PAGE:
Could you please tell me the meaning of "hollowy" in the following excerpts from the chapter Four and Six of The Great Gatsby? Does it mean "faintly", "with a cavernous voice", or "with a false ring"
a) I took him into the pantry where he looked a little reproachfully at the Finn. Together we scrutinized the twelve lemon cakes from the delicatessen shop.
“Will they do?” I asked.
“Of course, of course! They’re fine!” and he added hollowly, “...old sport.”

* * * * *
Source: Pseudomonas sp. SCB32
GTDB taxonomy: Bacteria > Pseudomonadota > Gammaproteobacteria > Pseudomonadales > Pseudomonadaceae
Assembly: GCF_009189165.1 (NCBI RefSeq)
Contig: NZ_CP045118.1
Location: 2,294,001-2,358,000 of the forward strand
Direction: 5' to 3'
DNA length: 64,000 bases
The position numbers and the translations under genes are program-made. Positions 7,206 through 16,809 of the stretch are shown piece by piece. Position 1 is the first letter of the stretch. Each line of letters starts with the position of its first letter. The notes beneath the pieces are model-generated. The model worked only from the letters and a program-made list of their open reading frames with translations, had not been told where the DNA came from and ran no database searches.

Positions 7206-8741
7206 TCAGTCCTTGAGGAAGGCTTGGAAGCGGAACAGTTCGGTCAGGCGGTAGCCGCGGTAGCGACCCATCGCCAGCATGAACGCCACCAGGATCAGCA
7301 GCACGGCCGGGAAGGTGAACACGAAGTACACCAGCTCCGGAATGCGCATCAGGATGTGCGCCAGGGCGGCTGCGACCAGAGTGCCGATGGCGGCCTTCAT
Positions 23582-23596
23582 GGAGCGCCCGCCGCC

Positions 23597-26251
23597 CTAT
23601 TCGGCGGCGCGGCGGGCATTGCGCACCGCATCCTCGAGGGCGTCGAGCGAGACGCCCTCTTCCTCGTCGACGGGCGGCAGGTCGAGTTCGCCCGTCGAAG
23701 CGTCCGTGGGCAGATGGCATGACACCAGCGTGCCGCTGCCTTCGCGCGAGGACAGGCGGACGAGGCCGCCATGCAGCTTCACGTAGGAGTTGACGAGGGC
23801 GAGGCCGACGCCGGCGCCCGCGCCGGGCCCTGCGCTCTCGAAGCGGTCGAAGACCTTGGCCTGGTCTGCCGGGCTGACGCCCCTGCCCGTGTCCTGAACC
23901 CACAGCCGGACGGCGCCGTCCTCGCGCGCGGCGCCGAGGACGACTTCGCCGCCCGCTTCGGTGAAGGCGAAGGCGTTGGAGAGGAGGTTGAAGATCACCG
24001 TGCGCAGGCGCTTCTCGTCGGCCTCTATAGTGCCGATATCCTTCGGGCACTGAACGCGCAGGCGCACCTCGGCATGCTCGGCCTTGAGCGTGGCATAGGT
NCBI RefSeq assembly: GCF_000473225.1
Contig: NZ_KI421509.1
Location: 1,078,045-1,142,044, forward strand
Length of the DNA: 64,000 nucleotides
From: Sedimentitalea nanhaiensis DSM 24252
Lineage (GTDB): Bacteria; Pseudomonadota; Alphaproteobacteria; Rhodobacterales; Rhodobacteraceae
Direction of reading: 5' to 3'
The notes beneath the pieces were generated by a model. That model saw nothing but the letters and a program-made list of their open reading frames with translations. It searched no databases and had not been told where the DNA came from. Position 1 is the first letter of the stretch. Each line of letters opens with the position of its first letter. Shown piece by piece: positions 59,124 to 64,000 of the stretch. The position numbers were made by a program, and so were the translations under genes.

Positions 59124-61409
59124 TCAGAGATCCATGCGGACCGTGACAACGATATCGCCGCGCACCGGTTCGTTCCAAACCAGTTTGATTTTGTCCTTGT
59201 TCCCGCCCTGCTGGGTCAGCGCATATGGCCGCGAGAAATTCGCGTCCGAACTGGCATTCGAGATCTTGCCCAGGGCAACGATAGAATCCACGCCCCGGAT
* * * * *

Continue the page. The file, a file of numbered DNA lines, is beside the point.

b) A massive and lethargic woman, who had been urging Daisy to play golf with her at the local club tomorrow, spoke in Miss Baedeker’s defence:
“Oh, she’s all right now. When she’s had five or six cocktails she always starts screaming like that. I tell her she ought to leave it alone.”
“I do leave it alone,” affirmed the accused hollowly.